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Fundamentals And Exchange Rate Volatility

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  • Michael Bleaney
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    Abstract

    Fundamentals may determine the range of real exchange rate fluctuation, through signals of misalignment, even if they are not a major influence on the level within that range. This can explain the puzzle that more open economies experience lower real exchange rate volatility. Adjustment of domestic prices to nominal exchange rate movements can account for only a small proportion of this effect. Sustainability analysis focuses on the ratio of the current account to GDP (rather than to total trade flows) as a misalignment signal, which implies narrower bounds for real exchange rates in more open economies.

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    Paper provided by University of Nottingham, School of Economics in its series Discussion Papers with number 06/03.

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    Handle: RePEc:not:notecp:06/03

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    Postal: School of Economics University of Nottingham University Park Nottingham NG7 2RD
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    1. Bleaney, Michael & Mizen, Paul, 1996. "Nonlinearities in Exchange-Rate Dynamics: Evidence from Five Currencies, 1973-94," The Economic Record, The Economic Society of Australia, The Economic Society of Australia, vol. 72(216), pages 36-45, March.
    2. Olivier Jeanne & Andrew K. Rose, 1999. "Noise Trading and Exchange Rate Regimes," NBER Working Papers 7104, National Bureau of Economic Research, Inc.
    3. Meese, Richard A. & Rogoff, Kenneth, 1983. "Empirical exchange rate models of the seventies : Do they fit out of sample?," Journal of International Economics, Elsevier, Elsevier, vol. 14(1-2), pages 3-24, February.
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    5. Yin-Wong Cheung & Menzie D. Chinn & Antonio Garcia Pascual, 2002. "Empirical Exchange Rate Models of the Nineties: Are Any Fit to Survive?," NBER Working Papers 9393, National Bureau of Economic Research, Inc.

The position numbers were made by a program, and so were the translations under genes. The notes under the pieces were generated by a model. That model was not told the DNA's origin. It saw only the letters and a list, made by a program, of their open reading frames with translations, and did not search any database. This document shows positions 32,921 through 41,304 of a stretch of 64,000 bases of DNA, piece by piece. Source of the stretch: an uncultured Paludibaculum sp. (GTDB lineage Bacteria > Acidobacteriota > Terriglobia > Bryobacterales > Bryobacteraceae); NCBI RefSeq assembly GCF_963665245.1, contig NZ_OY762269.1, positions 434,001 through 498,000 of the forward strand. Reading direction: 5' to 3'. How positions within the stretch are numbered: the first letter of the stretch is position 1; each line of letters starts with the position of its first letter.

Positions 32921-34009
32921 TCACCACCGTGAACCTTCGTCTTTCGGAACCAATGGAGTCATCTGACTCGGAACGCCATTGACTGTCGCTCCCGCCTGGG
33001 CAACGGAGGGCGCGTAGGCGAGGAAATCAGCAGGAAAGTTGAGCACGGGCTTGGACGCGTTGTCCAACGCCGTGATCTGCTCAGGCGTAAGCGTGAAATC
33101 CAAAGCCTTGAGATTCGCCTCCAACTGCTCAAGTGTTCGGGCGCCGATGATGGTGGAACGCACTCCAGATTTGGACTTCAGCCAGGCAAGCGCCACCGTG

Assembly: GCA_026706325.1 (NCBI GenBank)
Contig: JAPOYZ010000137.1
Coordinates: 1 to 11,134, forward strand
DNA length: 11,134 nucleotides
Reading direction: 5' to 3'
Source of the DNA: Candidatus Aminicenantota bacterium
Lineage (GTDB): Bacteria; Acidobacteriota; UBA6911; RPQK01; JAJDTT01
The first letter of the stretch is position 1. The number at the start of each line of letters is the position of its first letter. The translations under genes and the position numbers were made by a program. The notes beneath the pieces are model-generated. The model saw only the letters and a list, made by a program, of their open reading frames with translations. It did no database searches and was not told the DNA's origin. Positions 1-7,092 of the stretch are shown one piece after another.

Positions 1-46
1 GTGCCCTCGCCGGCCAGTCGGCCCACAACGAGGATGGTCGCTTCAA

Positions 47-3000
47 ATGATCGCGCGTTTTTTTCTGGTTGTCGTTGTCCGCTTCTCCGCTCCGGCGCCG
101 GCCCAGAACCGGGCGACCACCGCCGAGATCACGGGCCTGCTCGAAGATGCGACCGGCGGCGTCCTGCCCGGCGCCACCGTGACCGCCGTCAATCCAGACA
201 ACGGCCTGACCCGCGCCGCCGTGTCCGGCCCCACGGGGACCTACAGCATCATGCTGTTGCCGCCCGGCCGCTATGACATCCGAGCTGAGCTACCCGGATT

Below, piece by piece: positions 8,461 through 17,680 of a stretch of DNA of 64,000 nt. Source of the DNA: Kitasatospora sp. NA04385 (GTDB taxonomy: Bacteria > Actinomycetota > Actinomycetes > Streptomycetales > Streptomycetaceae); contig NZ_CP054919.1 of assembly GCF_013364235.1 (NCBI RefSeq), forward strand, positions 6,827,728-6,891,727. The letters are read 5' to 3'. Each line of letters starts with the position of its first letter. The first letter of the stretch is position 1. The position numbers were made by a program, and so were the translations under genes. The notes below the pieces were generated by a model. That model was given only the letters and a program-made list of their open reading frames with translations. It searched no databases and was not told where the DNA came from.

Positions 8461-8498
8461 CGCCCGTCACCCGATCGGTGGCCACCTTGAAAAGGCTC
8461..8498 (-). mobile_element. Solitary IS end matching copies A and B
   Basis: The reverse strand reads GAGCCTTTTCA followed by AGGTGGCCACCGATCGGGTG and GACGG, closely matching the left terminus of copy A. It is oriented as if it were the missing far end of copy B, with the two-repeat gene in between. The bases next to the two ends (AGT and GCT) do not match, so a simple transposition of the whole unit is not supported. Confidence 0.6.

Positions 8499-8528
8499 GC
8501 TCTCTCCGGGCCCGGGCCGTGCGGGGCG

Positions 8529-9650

6. Ricardo Hausmann & Ugo Panizza & Roberto Rigobon, 2004. "The Long-Run Volatility Puzzle of the Real Exchange Rate," NBER Working Papers 10751, National Bureau of Economic Research, Inc.
    7. Frankel, Jeffrey A & Froot, Kenneth A, 1986. "Understanding the U.S. Dollar in the Eighties: The Expectations of Chartists and Fundamentalists," The Economic Record, The Economic Society of Australia, The Economic Society of Australia, vol. 0(0), pages 24-38, Supplemen.
    8. McCracken, Michael W & Sapp, Stephen G, 2005. "Evaluating the Predictability of Exchange Rates Using Long-Horizon Regressions: Mind Your p's and q's!," Journal of Money, Credit and Banking, Blackwell Publishing, Blackwell Publishing, vol. 37(3), pages 473-94, June.
    9. Michael, Panos & Nobay, A Robert & Peel, David A, 1997. "Transactions Costs and Nonlinear Adjustment in Real Exchange Rates: An Empirical Investigation," Journal of Political Economy, University of Chicago Press, University of Chicago Press, vol. 105(4), pages 862-79, August.
    10. Hau, Harald, 2002. "Real Exchange Rate Volatility and Economic Openness: Theory and Evidence," Journal of Money, Credit and Banking, Blackwell Publishing, Blackwell Publishing, vol. 34(3), pages 611-30, August.
    11. William R. Cline, 2005. "United States as a Debtor Nation, The," Peterson Institute Press: All Books, Peterson Institute for International Economics, Peterson Institute for International Economics, number 3993, July.
    12. Charles Engel & Kenneth D. West, 2004. "Exchange Rates and Fundamentals," NBER Working Papers 10723, National Bureau of Economic Research, Inc.
    13. Sollis, Robert & Leybourne, Stephen & Newbold, Paul, 2002. "Tests for Symmetric and Asymmetric Nonlinear Mean Reversion in Real Exchange Rates," Journal of Money, Credit and Banking, Blackwell Publishing, Blackwell Publishing, vol. 34(3), pages 686-700, August.
    14. C. Fred Bergsten & John Williamson (ed.), 2004. "Dollar Adjustment: How Far? Against What?," Peterson Institute Press: All Books, Peterson Institute for International Economics, Peterson Institute for International Economics, number sr17, July.
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